You’re on the northern-by-pass with your mom in the driver’s seat and a mountain of your most “necessary” belongings hanging on for dear life behind you in the trunk/backseat of the car you were driven to school in for the all thirteen years of academia you have just finished completing. Having memorized your room number and hostel months before, you’re not that worried about getting around or what to expect, but you’re still nervous. You’re going alone for the first time. There’s no family to come home to at night to tell that it did not go perfectly.
You’re lonely, and you haven’t even gotten there yet.
People like to talk about campus like it’s a social bundle pack that you can buy at a mobile money vendor. They like to make it sound like you get your hostel, your lecture room, and a new friend clique all at once as you walk down for orientation. Unfortunately, it’s not always like that. Though you can love those at your hostel, they might not be those who you run into when you want to watch your favorite movie at Acacia or go to shop with second hand clothes at Kaja in downtown. You might not walk in to find a freshly organized group of people who have been waiting for you to complete them.
How do you find your people? Well, unfortunately, it takes a bit of putting yourself out there. It’s not like high school, where by lunch time of your first day you have to have a group to chill with or else tell your mom of how kids at your school are the worst ever and you need to change schools. At campus, loneliness can be a lot more silent. In order to avoid this, get involved where you’re passionate. Go play that sport that you loved growing up. Find a study buddy in your course. Discover a new hobby or talent if possible. If you follow what makes you happy, usually people who make you happy are there, too.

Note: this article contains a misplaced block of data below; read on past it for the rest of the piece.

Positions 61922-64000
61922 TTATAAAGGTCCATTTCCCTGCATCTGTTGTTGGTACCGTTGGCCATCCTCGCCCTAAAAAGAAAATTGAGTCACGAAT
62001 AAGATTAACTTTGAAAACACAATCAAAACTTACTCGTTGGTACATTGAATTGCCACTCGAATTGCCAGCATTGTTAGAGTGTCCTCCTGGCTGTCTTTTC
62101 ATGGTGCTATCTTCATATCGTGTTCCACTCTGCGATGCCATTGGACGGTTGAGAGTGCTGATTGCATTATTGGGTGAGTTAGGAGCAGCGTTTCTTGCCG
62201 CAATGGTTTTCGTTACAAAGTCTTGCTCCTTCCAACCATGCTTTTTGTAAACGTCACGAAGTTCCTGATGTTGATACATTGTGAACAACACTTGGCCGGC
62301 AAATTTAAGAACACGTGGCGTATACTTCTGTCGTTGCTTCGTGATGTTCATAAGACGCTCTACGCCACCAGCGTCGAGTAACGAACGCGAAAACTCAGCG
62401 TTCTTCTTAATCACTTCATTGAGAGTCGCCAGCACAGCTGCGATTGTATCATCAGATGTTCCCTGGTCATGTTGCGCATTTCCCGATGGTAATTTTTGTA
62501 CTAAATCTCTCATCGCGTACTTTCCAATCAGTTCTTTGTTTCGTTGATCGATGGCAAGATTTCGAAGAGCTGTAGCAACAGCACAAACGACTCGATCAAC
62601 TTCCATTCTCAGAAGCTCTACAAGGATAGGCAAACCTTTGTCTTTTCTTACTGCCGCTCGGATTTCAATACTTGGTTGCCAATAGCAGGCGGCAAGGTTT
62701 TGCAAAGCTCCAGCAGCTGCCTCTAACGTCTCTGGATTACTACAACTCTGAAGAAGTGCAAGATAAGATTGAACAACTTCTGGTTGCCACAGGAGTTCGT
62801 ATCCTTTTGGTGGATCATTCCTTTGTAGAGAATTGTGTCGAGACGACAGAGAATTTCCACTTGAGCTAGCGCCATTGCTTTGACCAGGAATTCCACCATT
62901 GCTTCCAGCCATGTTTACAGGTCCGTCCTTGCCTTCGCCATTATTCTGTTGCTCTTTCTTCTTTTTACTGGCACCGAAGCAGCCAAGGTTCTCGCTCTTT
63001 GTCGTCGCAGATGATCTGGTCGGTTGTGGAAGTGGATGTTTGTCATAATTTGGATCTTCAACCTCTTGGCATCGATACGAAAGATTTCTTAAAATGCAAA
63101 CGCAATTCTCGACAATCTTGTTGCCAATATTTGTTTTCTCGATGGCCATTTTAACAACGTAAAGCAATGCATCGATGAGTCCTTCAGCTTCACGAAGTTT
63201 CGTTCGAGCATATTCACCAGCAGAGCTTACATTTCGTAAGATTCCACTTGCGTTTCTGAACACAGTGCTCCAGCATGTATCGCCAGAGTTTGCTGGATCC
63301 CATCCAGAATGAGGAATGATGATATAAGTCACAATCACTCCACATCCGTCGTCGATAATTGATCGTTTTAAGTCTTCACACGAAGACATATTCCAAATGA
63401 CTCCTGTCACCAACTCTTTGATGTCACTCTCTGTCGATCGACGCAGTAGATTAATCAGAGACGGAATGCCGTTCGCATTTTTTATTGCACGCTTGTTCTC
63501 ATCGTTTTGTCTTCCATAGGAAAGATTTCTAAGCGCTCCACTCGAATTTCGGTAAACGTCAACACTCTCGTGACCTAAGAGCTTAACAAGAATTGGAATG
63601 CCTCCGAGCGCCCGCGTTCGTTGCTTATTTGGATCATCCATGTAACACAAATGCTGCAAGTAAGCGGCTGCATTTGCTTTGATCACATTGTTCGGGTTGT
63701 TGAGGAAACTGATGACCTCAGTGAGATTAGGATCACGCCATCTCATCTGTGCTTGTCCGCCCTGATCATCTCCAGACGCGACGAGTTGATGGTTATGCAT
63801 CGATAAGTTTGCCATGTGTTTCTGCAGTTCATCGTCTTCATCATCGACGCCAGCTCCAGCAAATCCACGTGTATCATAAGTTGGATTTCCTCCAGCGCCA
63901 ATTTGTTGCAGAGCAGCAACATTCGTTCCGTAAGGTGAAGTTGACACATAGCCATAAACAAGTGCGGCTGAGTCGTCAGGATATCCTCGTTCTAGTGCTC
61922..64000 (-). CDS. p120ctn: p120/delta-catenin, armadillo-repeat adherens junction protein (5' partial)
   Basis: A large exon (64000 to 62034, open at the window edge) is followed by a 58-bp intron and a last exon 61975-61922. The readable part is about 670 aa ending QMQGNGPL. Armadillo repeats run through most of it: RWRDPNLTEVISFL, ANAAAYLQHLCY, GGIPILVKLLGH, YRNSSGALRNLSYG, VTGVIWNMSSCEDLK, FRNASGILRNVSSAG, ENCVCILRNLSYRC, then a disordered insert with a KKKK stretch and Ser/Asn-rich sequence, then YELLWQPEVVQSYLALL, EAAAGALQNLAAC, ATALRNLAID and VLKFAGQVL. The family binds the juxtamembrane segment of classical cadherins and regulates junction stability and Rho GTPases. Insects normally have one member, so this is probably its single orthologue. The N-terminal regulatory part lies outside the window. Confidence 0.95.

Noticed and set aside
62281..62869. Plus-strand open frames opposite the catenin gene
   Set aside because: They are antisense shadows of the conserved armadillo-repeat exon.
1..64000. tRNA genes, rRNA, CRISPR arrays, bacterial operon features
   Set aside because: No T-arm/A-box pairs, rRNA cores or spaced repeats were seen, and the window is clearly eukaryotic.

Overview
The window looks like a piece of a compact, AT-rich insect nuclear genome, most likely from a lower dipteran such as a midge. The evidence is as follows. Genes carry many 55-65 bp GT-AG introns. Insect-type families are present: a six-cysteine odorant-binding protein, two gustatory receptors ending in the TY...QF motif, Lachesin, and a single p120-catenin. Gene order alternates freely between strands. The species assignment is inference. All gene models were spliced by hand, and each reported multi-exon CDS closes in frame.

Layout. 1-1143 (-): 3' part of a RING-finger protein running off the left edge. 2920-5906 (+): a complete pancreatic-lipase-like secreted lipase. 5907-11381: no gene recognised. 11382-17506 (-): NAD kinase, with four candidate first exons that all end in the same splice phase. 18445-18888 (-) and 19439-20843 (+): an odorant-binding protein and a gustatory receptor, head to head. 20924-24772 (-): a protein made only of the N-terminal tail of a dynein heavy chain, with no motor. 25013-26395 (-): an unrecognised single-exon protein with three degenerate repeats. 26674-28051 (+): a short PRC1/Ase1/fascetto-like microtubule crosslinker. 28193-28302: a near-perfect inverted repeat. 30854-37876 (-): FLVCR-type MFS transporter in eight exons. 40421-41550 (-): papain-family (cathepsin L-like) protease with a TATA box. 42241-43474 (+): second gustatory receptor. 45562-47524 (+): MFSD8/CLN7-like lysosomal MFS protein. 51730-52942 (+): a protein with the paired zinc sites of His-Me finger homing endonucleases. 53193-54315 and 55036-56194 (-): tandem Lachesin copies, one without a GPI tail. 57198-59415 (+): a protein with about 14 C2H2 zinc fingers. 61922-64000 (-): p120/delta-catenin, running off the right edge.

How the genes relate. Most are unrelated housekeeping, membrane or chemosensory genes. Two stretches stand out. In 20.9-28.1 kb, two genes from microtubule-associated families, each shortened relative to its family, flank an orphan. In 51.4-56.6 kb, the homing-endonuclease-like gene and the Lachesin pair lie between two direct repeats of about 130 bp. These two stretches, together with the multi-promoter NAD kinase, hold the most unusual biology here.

If you’re nearing the end of your first year; you realize that you still don’t have a group of people that you can really call your own. That’s still alright. I, for example, did not meet my best friends until my 2nd year second semester. I didn’t stop there. I joined publications and got a new job as a writer at Hive Digital Limited. At each of these places I found more and more people who felt like they were meant to be in my life. It became increasingly difficult to recall a time in which I felt lonely because I found people that understood me better than even the “best friends” i had in high school.
If you don’t have your group yet, relax. They’re just hiding from you and you have to find them. There is always hope. Since you’re attending a campus of 35,000+ students, there’s a hot chance that someone here is about to brighten your whole world. Happiness exists at campus and it exists with the people around you. Now that you’ve ditched the hierarchical types of friend groups that existed during your high school, you can really focus on what matters: People who make you happy and people that will most probably help build your career, future and life all together.